In the 30 years since her first novel was published, Val McDermid has written 30 books, both fiction and non-fiction. She shows no sign of slowing down, with her 10th novel featuring Dr Tony Hill and DCI Carol Jordan hitting the shelves this week with their most bewildering case yet.
A car is on fire on a remote road. Inside is the body of a woman. The Regional Murder Investigation Team, a newly created unit headed by Jordan, is called in to solve the mystery. Unfortunately, the fire brigade reached the car first and washed away potential evidence while putting the blaze out.
Then another woman is found in similar circumstances. Forensically aware, the killer leaves no clues to his identity or his reasons for killing two very different women. With the press on their heels, and a disgruntled senior police officer willing her to fail, Jordan and her team are under pressure to solve the case.
The queen of crime on the new generation of writers, how the genre has changed in 30 years – and how she’s promised not to kill off Tony Hill and Carol Jordan.
My readers are probably going to kill me,” Val McDermid announces cheerfully when we discuss the ending of her latest novel. Her new Tony Hill and Carol Jordan book, Insidious Intent, is published on Thursday, and the reaction of fans to how she has chosen to end it will be interesting. “There’s a certain fear of being stoned in the street,” she chuckles.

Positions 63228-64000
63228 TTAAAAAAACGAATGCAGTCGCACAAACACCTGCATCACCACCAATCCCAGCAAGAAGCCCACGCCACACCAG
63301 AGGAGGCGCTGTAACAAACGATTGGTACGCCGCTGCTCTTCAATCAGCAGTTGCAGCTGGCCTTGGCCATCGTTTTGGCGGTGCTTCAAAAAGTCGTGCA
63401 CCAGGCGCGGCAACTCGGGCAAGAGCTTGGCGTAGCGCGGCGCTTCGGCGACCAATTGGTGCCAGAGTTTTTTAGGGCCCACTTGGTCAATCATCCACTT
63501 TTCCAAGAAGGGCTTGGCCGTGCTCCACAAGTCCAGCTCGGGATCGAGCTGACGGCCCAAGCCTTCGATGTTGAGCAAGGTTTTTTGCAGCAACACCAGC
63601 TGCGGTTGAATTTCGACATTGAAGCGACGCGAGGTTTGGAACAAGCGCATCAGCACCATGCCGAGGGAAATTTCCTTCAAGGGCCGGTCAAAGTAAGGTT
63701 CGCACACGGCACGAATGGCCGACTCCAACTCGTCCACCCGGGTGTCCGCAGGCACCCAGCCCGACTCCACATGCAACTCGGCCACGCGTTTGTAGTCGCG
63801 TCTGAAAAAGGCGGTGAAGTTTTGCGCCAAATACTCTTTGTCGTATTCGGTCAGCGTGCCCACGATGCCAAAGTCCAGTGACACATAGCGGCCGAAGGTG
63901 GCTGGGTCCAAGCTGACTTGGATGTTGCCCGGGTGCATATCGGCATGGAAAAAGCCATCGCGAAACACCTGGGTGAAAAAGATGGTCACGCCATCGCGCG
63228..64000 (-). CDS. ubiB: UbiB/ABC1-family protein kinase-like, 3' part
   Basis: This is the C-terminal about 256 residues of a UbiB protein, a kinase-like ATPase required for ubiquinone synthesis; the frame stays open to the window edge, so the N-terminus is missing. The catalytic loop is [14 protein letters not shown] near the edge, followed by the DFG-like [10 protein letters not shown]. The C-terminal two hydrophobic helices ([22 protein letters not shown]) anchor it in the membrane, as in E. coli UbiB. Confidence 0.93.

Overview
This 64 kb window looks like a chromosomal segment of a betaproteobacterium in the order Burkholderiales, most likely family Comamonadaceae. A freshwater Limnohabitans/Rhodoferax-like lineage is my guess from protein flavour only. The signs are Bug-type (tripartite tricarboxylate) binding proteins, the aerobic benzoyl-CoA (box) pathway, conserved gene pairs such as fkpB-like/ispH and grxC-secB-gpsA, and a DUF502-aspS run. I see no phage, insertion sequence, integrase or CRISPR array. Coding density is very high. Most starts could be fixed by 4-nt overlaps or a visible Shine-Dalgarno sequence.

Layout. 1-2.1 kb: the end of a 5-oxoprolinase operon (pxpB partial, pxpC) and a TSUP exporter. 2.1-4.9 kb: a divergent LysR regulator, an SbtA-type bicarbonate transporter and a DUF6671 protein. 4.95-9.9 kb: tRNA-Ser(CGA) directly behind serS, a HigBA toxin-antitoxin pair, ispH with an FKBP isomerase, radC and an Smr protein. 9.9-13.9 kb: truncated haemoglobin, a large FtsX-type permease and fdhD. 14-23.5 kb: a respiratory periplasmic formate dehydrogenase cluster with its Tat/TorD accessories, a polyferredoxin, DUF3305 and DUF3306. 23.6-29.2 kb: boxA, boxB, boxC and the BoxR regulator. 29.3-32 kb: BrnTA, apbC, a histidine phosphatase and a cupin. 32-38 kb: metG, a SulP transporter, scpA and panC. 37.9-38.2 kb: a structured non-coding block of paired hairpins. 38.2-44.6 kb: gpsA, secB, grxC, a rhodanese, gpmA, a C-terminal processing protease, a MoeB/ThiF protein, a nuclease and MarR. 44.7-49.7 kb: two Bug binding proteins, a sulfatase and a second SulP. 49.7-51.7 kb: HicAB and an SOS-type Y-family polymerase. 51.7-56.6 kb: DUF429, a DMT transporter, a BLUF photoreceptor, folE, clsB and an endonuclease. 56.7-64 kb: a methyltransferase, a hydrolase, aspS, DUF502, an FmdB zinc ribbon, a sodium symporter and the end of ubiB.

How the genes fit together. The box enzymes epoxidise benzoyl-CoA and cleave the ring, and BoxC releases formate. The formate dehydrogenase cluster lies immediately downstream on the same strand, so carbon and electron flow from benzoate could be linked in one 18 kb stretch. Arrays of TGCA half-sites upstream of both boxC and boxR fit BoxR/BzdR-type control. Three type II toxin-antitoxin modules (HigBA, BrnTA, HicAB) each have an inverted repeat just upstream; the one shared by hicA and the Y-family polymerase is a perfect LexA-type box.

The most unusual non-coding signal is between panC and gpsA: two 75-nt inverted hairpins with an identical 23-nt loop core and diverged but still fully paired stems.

We meet at the Theakston Old Peculier crime writing festival in Harrogate, where McDermid is practically royalty, and she has murder on her mind. This is not unusual, she says; quite frequently a pleasant weekend away will turn her thoughts to homicide. There was the time when she spotted a wedding party during a crime and mystery conference at her old college, St Hilda’s, Oxford, “and by the end of the afternoon it seemed to me that the logical thing that was going to have to happen was that the bridegroom would be dead by bedtime. And by the end of the weekend I had the basic shape of the story in my head.” That flight of fancy turned into the 2010 novel, Trick of the Dark. And then, more recently, she and her partner went on a boating holiday. “In France you can moor up anywhere, and in order to facilitate this they give you five sharpened steel stakes, about two foot long, and a big hammer. And I’m looking at this and thinking, isn’t that a great murder weapon? And we’re cruising through wooded banks with no access from the road. And I’m saying to my partner, ‘This is a perfect murder here …’ By this time my partner is inching away from me. So, we were on this lovely romantic holiday, and my thoughts turned to murrrder.” She pronounces the word with obvious relish.